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As National Cabinet spruiks their commitment to health reform, policy experts want more detail and vision

Below are details from the statement issued after yesterday’s National Cabinet meeting, and responses from some health policy experts.


Focus on health, NDIS and gun control

The statement from National Cabinet says:

First Ministers have agreed to a further $1.2 billion package of Strengthening Medicare measures to take pressure off our hospitals. These measures will grow and support our health workforce, while reducing unnecessary presentations to emergency departments.

The Commonwealth will:

  • Fund and implement, with states and territories, the health-related recommendations from the Independent Review of Health Practitioner Regulatory Settings (Kruk Review)
  • Boost funding for Medicare Urgent Care Clinics; and
  • Support older Australians through avoided hospital admission and earlier discharge from hospital.

National Health Reform Agreement

Australians rightly want a whole-of-system approach to healthcare, where primary care and hospitals are connected and able to provide optimal models of care in the right place and the right time.

National Cabinet endorsed Commonwealth increasing National Health Reform Agreement contributions to 45 percent over a maximum of a 10-year glide path from 1 July 2025, with an achievement of 42.5 percent before 2030.

National Cabinet endorsed the current 6.5 percent funding cap being replaced by a more generous approach that applies a cumulative cap over the period 2025-2030 and includes a first year ‘catch up’ growth premium.

As part of these reforms, agreed to a continued focus on addressing elective surgery waiting lists as a priority.

Health Ministers will commence the renegotiation of the National Health Reform Agreement (NHRA) Addendum to embed long-term, system-wide structural health reforms, including considering the NHRA Mid-Term Review findings.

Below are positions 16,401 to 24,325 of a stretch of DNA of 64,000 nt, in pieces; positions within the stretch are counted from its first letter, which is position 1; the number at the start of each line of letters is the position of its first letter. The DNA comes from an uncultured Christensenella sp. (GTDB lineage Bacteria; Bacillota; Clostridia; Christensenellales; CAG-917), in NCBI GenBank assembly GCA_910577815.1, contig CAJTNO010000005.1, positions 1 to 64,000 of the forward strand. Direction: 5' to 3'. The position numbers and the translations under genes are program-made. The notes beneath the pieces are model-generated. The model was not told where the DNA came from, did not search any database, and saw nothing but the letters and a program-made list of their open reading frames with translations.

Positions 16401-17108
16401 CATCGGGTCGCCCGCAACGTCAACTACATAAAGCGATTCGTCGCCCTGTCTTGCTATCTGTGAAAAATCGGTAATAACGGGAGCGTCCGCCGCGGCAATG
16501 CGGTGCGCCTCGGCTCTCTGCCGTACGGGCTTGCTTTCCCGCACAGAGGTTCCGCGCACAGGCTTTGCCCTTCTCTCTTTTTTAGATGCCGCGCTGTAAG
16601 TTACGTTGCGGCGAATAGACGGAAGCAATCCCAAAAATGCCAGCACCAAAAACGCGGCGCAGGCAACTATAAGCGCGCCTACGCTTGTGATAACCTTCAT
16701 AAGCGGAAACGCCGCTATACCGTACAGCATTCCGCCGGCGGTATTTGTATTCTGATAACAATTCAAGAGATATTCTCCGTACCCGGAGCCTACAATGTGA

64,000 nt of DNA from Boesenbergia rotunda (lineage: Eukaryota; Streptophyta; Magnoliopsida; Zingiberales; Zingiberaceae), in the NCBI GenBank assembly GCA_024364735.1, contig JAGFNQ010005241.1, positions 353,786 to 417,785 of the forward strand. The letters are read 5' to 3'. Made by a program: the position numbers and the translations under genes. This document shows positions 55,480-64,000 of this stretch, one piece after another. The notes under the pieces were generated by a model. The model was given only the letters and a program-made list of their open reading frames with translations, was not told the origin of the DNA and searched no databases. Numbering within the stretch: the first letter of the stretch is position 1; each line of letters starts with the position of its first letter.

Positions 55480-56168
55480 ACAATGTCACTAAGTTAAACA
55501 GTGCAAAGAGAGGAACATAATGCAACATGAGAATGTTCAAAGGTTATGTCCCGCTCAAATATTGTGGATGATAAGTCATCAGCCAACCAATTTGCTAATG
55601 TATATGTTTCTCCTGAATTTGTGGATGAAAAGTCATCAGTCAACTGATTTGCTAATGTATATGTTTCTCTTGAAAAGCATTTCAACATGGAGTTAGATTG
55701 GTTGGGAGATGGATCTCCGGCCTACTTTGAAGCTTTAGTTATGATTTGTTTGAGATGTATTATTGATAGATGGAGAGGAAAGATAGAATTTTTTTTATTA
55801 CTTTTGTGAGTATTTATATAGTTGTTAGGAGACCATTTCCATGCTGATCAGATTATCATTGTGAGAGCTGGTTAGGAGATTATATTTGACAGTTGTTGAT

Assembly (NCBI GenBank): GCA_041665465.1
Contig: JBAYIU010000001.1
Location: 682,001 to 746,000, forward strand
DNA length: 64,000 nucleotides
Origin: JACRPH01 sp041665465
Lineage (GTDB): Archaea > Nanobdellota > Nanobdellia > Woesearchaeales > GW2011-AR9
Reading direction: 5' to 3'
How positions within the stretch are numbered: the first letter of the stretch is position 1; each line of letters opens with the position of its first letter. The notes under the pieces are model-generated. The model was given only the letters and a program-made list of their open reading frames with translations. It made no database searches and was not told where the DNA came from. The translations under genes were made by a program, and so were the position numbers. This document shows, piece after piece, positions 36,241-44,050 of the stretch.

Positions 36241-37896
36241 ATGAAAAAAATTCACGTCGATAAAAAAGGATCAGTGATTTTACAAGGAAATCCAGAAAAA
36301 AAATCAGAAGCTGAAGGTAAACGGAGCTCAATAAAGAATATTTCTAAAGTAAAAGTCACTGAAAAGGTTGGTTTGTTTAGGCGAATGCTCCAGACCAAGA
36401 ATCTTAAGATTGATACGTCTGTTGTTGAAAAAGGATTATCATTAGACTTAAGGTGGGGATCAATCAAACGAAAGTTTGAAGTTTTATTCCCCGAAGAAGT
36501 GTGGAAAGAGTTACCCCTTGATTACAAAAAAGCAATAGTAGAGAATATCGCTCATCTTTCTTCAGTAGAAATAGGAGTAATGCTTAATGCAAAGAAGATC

These reforms will focus on the entire health system and move towards a more integrated, equitable, efficient and sustainable system. This will give Australians better access to health services they need, when they need them, and alleviate current pressures in public hospitals across the country.

First Ministers are committed to continuing to work together as these reforms progress.

National Disability Insurance Scheme

National Cabinet acknowledged the need for reforms to secure the future of the NDIS, ensuring it can continue to provide life-changing support to future generations of Australians with a disability.

Governments noted the forthcoming release of the final report of the Independent NDIS Review, co-led by Professor Bruce Bonyhady AM and Ms Lisa Paul AO PSM.

As an initial response to the NDIS Review, National Cabinet agreed to work together to:

  • Implement legislative and other changes to the NDIS to improve the experience of participants and restore the original intent of the Scheme to support people with permanent and significant disability, within a broader ecosystem of supports.
  • Adjust state and territory NDIS contribution escalation rates, increasing from 4 per cent to be in line with actual Scheme growth, capped at 8 per cent, with the Commonwealth paying the remainder of Scheme costs growth, commencing from 1 July 2028.

The National Cabinet agreed to jointly design additional Foundational Supports to be jointly commissioned by the Commonwealth and the states, with the work oversighted by the First Secretaries Group. Additionally, the Council of Federal Financial Relations (CFFR) will oversight costs of the reforms and report to National Cabinet.

An initial tranche of legislation will be introduced into the Commonwealth Parliament in the first half of 2024, with rule changes phased in as developed.

The delivery of Foundational Supports would look to be delivered through existing government service settings where appropriate (e.g. child care, schools), phased in over time.

Funding would be agreed through new Federal Funding Agreements, with additional costs split 50-50, and final details to be settled through CFFR.

The Commonwealth agreed to cap an additional expenditure for states and territories on new foundational disability services to ensure the combined health and disability reforms will see all states and territories better off.